A namesake of the white Champa flowers that The Blue Tokai brought in to decorate the street, Champa Gali, the short stretch of street smack-dab in the middle of run-down garages and crumbling walls looks like an oasis in a sandy desert. Perhaps it is this Bohemian air about its location that attracts the writers, the musicians and the artists. A ten-minute walk from the Saket metro station, the place, despite its rather obscure corner-of-a-location, can be tracked through Google Map.

 Coming on a Wednesday afternoon, the place is practically deserted. With its pebbled street lined by rich profusions of greenery and quaint coffee shops, the place transports you to a charming European town, complete with fairy lights overhead. While The Blue Tokai has been widely popular with their on-site roastery, The Jug Mug Thela has been gaining steady popularity. With their Reading Room imitating a second hand book stall and a Jug Mug Art and Culture Project, the café has reached beyond its tea and snacks to reach out to art and the artist. It doesn’t hurt for the artists that a People Tree Workshop is sandwiched between The Blue Tokai and Jug Mug Thela; it boasts a wide array of vibrantly colorful and boldly expressive cushions, stuffed toys, wall-hangings, accessories and other bric-a-bracs. You could pick up a bag or a dress the next time you visit.

R’s Just Hair Salon and Morello’s Café on the same street, armed with an intriguing name and a wildly artsy wall and decor, is steadily rising to meet a growing crowd as well.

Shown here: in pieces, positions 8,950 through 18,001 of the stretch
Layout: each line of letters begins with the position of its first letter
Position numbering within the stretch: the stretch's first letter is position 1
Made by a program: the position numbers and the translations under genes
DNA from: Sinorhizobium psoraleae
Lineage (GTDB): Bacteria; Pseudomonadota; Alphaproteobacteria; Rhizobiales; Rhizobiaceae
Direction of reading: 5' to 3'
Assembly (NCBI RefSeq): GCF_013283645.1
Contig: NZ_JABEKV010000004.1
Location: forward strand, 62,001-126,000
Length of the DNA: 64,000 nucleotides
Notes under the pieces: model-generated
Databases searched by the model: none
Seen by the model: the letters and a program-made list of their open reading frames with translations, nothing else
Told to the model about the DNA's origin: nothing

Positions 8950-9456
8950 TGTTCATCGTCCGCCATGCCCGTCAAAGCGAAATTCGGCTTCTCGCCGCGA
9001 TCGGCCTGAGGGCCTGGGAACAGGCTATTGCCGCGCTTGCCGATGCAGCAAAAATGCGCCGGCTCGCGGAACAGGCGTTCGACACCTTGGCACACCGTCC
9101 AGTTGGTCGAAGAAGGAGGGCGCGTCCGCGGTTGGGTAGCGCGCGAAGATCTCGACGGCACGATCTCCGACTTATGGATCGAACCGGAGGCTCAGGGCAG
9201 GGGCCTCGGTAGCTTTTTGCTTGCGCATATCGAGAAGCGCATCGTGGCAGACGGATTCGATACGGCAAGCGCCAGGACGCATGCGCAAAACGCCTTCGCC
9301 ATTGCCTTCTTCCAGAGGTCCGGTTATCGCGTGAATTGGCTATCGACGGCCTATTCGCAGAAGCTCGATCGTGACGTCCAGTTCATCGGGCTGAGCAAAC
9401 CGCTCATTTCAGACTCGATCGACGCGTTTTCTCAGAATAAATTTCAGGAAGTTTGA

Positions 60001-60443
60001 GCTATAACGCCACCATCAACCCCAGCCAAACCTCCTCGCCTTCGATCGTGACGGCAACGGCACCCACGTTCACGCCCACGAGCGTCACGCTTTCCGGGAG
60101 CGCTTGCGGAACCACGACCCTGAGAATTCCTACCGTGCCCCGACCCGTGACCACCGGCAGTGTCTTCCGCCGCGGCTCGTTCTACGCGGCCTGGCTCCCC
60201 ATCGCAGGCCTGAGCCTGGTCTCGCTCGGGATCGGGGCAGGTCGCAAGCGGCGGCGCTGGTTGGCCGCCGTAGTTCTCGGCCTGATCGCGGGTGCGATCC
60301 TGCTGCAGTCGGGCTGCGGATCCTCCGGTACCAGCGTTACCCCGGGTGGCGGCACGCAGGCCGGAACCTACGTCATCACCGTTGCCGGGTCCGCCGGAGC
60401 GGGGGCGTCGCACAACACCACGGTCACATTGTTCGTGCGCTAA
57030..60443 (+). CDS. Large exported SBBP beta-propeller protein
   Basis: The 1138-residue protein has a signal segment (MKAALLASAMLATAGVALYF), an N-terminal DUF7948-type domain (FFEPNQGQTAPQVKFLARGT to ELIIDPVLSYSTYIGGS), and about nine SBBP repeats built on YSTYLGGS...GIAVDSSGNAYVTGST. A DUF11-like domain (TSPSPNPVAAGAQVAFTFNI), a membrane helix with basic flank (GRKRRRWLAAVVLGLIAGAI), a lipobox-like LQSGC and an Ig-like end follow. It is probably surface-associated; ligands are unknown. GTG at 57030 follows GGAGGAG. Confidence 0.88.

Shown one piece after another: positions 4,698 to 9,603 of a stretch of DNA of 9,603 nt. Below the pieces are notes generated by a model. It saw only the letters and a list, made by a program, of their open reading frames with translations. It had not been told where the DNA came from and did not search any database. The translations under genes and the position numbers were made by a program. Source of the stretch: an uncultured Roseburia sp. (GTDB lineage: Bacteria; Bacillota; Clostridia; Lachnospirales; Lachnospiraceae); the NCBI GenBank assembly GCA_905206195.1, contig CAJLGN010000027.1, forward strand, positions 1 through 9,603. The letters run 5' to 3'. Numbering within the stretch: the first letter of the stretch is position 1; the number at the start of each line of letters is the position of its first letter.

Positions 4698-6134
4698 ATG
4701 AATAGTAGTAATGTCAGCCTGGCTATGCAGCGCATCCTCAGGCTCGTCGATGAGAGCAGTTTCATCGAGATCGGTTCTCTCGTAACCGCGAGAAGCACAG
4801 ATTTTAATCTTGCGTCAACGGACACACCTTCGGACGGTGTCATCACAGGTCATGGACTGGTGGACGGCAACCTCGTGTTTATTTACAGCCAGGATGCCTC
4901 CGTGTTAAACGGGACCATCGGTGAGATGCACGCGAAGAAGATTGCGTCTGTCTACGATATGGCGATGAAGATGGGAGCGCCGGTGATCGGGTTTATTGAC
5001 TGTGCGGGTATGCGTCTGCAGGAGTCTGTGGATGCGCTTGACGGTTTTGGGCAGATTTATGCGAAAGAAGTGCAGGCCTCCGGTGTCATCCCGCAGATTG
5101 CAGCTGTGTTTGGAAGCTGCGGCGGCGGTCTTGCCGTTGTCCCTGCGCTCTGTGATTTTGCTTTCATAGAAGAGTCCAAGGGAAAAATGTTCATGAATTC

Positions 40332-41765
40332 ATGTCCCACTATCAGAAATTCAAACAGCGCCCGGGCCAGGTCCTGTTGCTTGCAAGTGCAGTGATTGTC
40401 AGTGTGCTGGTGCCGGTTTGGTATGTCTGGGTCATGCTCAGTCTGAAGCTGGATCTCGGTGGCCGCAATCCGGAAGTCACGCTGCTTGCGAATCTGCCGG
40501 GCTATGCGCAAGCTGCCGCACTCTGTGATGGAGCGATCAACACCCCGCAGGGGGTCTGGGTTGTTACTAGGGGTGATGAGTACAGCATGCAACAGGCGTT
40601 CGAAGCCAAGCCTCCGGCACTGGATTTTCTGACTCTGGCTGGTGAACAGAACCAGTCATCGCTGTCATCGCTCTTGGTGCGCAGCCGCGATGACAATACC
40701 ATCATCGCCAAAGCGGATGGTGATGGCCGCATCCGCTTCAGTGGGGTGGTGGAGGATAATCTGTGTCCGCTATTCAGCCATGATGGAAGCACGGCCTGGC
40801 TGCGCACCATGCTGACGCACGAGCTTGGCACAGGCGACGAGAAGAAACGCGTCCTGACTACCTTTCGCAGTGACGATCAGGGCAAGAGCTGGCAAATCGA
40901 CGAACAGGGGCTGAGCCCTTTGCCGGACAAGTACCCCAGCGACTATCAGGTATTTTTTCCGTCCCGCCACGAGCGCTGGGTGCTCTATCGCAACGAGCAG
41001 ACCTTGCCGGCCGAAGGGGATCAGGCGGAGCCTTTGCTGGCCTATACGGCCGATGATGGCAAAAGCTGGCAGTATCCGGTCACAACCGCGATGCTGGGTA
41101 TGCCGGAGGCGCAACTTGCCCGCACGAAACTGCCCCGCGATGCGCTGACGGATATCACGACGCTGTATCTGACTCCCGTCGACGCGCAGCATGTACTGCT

Perhaps because the place needed a dash of oriental spice, Phoking Awesome, a Vietnamese restaurant, was recently added to the charming area. Painted white with blue for the doors and windows, my immediate impression of them was that of Santorini. Well, we still haven’t moved very far from Europe then. As evening falls, the patio is lighted up with fairy lights and stars. The lights are strung across the trees, and it’s pretty much a perennial Christmas here. Most customers chose a table outside, but the indoors is also elaborately decorated to bring together a meld of Eastern and European ambiance. Flowers, (lots and lots of them) is the keyword to describe the decor in Phoking. Their Bulgogi was nicely done; not too rare nor too well-done. The lettuce leaf accompanying it tasted fresh and crisp. The Dim Sum had a soft consistency and had the right amount of garnishing. The Banh Bao could have been better, and the buns fluffier. Above all, The highlight would probably be the Baoger. The Baoger, a burger with the fillings sandwiched between two bao buns is perhaps the best way to describe the two culture the place tries to  tie down together.   



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